The Role of Collective Memory in Collective Action

For many Dallasites, the murder of five police officers in downtown Dallas brought about memories of JFK’s assassination just blocks from where a lone gunman shot 11 officers. This tragedy brings to mind another violent event from the city’s history, the 1910 public lynching of Allen Brooks at the Old Red Courthouse. Brooks was pulled from a second-story courtroom with a rope around his neck, his dead body dragged down Main Street to be hung for display at the Elks Arch, a symbolic gateway to the city. It was a gruesome path across the same streets trod in a July 7 protest.

You see, Dallas is plagued by racial injustice. Our ability to collectively suppress the memory of injustice leaves us confused and searching for answers when racism confronts us in disturbing and violent ways.

This is one reason a younger generation of activists in Dallas is taking to the streets to speak out about the recent police shootings of people of color. In a city where progress has traditionally been hindered by accommodation and attempts to ignore history, it is necessary to take a more visible approach to demanding equity and meaningful reform now.

Dallas, like much of the United States, has a brutal racial history if one looks. Some residents know that this includes the 1860s fire that was quickly blamed on an imaginary slave revolt and agitating outside abolitionists, where white people killed three Black men at the Trinity River, not far from the recent massacre. This also includes the Klan Day at our beloved State Fair of Texas in the 1920s, the taking of Black-owned properties for resale to white homeowners in the 1940s through eminent domain and the bombing of Black homes in the 1950s. The past is not even past: a 2013 HUD investigation found that the City of Dallas’ affordable housing practices violated the 1964 Civil Rights Act.

Most of us, from Dallas natives to more recent arrivals, did not learn these histories unless they were shared by friends or people working in social justice. Yet they are woven into some of the most vibrant spaces in our city. The booming, predominantly white, Uptown district just north of downtown was produced by gentrification and demolition of the African American State-Thomas district, one of Dallas’ three historical Freedman’s towns as well as the Little Mexico neighborhood, a safe haven for Mexicans fleeing their Civil War in the 1910s. The beautiful Trinity Audubon Center was built to remedy decades of illegal dumping in a predominantly Black neighborhood that residents had protested for decades.

Historically, city leaders have been complicit in quelling meaningful discussions about race and equality. The 1960s accommodation between the Dallas Citizens’ Council and Black pastors thwarted civil rights organizing in the short-term in exchange for a shot at long-term integration. For decades, this type of suppression kept many residents silent in the face of structural racism because there was no space and no precedent for such organizing in our city.

Collective action requires a public sphere, comprised of physical space, political space and conversational space. The July 7 rally was a hopeful step. The violence that marred it was tragic in ways we are still struggling to fathom. Dallas desperately needs places where citizens are able to visibly voice their opinions, where we can push past the blue lives/Black lives divide and create action that breaks down the white/Black/Brown divide. We cannot do this without also owning our racial history and reconciling that our existing public places of discourse have also been sites of intense physical, cultural and racial violence.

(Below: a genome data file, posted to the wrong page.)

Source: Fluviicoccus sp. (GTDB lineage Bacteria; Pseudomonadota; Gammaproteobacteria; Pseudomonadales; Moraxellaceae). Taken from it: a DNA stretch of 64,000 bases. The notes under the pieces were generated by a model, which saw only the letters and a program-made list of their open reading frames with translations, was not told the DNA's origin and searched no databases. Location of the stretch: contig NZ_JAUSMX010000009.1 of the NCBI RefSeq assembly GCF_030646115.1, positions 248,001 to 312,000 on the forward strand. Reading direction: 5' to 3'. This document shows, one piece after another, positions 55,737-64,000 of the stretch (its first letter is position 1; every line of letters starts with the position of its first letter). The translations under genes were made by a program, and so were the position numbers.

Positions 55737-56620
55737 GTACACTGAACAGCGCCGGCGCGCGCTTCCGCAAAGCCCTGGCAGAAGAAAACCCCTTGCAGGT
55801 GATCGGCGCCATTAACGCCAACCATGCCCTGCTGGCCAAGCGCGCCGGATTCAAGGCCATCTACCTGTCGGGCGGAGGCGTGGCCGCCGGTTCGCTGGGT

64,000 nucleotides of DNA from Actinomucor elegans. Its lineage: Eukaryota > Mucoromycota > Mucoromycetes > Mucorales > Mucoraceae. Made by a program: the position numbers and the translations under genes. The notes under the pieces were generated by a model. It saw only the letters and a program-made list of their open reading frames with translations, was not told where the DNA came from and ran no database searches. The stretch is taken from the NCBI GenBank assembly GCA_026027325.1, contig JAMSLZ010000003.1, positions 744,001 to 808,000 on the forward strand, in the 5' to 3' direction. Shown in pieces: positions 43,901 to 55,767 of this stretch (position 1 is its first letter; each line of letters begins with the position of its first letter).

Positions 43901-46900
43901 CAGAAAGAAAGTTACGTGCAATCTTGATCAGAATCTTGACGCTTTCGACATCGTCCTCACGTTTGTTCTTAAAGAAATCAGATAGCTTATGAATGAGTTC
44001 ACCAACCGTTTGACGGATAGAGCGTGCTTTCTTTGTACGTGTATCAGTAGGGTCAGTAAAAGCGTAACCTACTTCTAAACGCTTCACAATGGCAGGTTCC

By identifying spaces throughout our city that have been sites of racial injustice and violence, we open the door for honest dialogue about who we have been and who we want to be. Dallas’ mayor has worked hard to open this door. Forty years after a Dallas police officer shot Santos Rodriguez, a 12-year-old Latino boy, while he sat handcuffed in the back of a patrol car, Mayor Mike Rawlings apologized to his family and the Latino community. His apology was made at Dallas’ City Performance Hall downtown, just blocks from where a protest following Rodriguez’s death resulted in five Dallas police officers being injured. Although 40 years is too long to wait for an apology, Rawlings understood the importance of the city’s leader speaking those words, especially in a city plagued by a bad case of racial and ethnic amnesia.

As leaders in education, philanthropy, health, urban planning and criminal justice, we fully support Chief David Brown in his call for all sectors to work to make our city safer and Mayor Mike Rawlings’ commitment to tackle racism head on. Dismantling the infrastructure of racism is not the work of the police or elected officials alone.

As we begin to look down potential paths for our city — using racial equity impact assessments more widely, supporting the protesters and the police in ongoing reform discussions, creating a truth and reconciliation process for restorative justice, answering calls for mental health research — we must create and safeguard spaces to be uncomfortable together, across race, political affiliation, job title and zip code.

Acknowledging spaces and places of unrest and tension is as significant to the cultural fabric of a city as arts districts, breathtaking bridges and signature cuisine. Had we as a city remembered our checkered history of racial inequity and violence long ago, we might not only celebrate a police department that’s a model for community policing but also shine bright on fair housing policies and quality public schools for every child.

We need to be that city now.

Note: Lizzie McWillie, a senior design manager at buildingcommunityWORKSHOP, contributed with Natalie Roetzel Ossenfort, Texas director of Alliance for Justice, and members of the Dallas Public Voices.